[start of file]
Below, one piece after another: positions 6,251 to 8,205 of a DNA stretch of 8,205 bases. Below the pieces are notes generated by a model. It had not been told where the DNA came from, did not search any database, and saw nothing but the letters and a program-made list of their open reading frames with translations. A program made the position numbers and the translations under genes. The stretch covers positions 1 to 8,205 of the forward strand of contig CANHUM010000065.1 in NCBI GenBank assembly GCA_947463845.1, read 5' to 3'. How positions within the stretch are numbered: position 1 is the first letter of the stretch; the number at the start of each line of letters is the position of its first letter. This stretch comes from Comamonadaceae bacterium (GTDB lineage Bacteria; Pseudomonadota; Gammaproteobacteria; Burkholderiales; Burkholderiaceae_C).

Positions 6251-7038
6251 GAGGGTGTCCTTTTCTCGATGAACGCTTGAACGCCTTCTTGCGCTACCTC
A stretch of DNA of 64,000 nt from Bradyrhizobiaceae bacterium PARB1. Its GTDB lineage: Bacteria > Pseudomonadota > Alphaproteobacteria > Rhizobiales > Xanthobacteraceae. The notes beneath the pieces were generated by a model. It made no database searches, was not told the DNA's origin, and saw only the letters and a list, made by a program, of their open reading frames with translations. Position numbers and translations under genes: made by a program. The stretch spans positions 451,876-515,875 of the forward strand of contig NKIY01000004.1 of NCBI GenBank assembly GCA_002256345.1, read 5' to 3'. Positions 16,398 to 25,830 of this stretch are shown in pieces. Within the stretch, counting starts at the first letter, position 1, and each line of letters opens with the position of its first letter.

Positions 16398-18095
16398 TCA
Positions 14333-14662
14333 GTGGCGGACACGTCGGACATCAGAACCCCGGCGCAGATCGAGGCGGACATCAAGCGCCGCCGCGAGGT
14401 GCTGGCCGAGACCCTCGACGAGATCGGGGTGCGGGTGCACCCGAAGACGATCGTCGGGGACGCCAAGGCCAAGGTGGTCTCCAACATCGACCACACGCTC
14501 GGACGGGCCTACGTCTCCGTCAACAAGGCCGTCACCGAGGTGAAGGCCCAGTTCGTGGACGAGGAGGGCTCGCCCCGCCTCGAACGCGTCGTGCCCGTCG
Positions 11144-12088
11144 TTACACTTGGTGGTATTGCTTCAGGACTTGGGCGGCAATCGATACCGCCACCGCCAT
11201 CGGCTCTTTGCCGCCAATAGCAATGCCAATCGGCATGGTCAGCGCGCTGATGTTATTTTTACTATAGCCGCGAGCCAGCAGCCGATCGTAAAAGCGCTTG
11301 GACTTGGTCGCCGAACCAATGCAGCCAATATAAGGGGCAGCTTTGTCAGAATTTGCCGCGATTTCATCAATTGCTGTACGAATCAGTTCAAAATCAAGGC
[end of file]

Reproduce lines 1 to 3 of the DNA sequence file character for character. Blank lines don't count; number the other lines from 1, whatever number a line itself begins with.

Below, one piece after another: positions 6,251 to 8,205 of a DNA stretch of 8,205 bases. Below the pieces are notes generated by a model. It had not been told where the DNA came from, did not search any database, and saw nothing but the letters and a program-made list of their open reading frames with translations. A program made the position numbers and the translations under genes. The stretch covers positions 1 to 8,205 of the forward strand of contig CANHUM010000065.1 in NCBI GenBank assembly GCA_947463845.1, read 5' to 3'. How positions within the stretch are numbered: position 1 is the first letter of the stretch; the number at the start of each line of letters is the position of its first letter. This stretch comes from Comamonadaceae bacterium (GTDB lineage Bacteria; Pseudomonadota; Gammaproteobacteria; Burkholderiales; Burkholderiaceae_C).

Positions 6251-7038
6251 GAGGGTGTCCTTTTCTCGATGAACGCTTGAACGCCTTCTTGCGCTACCTC